Military admits: “Security” block against two minors, ages 6 and 8, which denied them visits with their father, imprisoned in Israel, was likely an error
The right of OPT residents to visit incarcerated family members depends on receiving an Israeli entry permit, often denied by the military due to a “security block”. This condition, however, does not apply to minors under the age of 16, as they do not require such a permit.
HaMoked has recently received a communication regarding two minors, aged 6 and 8, from the West Bank who were not permitted by the military to visit their father, who is incarcerated in Israel, due to a “security block”. On January 6, 2016, HaMoked contacted
the military regarding the children, asking why the military had denied them the visit.
When no answer was received, on April 21, 2016, HaMoked petitioned
the Jerusalem District Court to instruct the military to let the children visit their father. HaMoked stressed that the father had been given two life sentences, meaning his release was not on the horizon, and that denying the visit with his children harmed their right to family life and the children’s best interest.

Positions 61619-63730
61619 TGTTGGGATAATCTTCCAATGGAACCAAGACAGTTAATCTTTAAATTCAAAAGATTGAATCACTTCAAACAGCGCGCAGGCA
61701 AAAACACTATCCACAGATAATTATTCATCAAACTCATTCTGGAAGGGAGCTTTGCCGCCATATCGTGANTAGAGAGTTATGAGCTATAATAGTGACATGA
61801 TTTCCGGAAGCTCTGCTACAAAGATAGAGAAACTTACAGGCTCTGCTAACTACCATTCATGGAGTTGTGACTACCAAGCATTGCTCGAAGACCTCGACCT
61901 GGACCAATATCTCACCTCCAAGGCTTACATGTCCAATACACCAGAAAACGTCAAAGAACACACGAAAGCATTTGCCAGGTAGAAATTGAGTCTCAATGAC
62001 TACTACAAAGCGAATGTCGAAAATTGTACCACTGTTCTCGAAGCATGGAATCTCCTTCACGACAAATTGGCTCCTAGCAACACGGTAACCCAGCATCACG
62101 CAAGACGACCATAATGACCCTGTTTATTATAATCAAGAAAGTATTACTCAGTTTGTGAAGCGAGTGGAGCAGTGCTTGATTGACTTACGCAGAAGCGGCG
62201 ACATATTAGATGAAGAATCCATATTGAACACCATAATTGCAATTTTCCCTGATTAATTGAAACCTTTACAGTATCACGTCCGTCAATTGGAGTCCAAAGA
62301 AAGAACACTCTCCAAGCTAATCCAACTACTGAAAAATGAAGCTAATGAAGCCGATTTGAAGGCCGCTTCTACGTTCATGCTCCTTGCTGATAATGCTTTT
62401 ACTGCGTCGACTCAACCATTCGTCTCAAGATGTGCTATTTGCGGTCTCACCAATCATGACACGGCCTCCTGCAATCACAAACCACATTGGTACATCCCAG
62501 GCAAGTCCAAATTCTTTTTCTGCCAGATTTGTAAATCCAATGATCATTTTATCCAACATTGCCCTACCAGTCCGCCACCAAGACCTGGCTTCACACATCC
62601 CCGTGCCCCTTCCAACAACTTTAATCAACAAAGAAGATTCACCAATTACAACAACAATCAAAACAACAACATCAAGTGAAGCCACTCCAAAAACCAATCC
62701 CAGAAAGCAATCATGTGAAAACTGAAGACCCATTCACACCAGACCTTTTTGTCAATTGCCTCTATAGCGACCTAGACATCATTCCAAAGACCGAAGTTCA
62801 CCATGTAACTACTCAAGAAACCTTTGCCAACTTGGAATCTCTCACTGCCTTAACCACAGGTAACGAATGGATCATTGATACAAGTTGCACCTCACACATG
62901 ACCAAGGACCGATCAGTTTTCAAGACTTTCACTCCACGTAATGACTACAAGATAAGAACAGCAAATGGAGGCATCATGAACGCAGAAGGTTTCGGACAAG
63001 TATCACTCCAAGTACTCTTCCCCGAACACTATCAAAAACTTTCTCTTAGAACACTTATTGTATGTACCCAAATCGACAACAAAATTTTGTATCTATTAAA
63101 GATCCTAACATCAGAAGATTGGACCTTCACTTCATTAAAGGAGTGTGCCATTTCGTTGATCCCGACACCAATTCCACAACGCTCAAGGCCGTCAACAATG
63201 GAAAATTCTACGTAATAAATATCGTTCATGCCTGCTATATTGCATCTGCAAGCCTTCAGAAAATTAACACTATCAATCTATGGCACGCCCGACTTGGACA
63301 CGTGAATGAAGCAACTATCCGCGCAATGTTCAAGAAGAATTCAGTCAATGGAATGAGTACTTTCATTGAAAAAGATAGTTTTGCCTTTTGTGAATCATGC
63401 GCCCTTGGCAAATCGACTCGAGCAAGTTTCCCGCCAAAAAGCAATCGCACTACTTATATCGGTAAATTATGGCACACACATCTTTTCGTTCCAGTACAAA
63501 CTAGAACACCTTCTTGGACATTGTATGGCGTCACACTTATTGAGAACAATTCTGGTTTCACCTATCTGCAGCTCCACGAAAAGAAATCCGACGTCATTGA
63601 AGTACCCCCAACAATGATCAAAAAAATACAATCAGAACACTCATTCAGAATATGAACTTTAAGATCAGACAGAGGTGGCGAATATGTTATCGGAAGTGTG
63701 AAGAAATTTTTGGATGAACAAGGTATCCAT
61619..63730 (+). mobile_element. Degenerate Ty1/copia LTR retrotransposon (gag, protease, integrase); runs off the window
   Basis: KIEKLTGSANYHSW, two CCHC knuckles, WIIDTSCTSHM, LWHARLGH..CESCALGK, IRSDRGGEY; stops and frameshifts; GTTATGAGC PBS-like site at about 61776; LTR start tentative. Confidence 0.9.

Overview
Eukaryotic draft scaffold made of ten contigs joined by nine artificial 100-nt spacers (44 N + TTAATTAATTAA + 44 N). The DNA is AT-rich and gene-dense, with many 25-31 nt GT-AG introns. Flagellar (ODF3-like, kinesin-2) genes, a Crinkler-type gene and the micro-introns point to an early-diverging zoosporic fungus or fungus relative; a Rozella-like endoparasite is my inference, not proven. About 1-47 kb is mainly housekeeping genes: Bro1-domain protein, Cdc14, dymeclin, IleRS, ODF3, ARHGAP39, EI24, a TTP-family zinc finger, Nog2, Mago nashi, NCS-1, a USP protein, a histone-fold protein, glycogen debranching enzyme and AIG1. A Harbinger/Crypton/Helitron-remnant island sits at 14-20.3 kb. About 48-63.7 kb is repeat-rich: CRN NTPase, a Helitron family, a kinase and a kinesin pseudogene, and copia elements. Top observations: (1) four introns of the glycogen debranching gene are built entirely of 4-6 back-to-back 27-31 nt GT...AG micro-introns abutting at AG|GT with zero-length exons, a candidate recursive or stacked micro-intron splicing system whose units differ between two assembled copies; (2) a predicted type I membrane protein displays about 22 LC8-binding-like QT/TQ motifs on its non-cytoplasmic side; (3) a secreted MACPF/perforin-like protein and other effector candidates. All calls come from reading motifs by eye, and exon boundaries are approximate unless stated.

On June 28, 2016, the military said that “approval” has been given to issue the children permits for 45 days. HaMoked said
, in response, that the decision to issue 45-day permits means the minors were classified as barred entry into Israel by the authorities. HaMoked wondered why there would be a security block against children in the first place, and recalled that children do not ordinarily need permits. Following the petition, the children visited their father in prison in July for the first time in some 18 months.
It was only in the Respondent’s response
, dated October 31, 2016, that the state admitted the security block against the two minors was “likely an error”.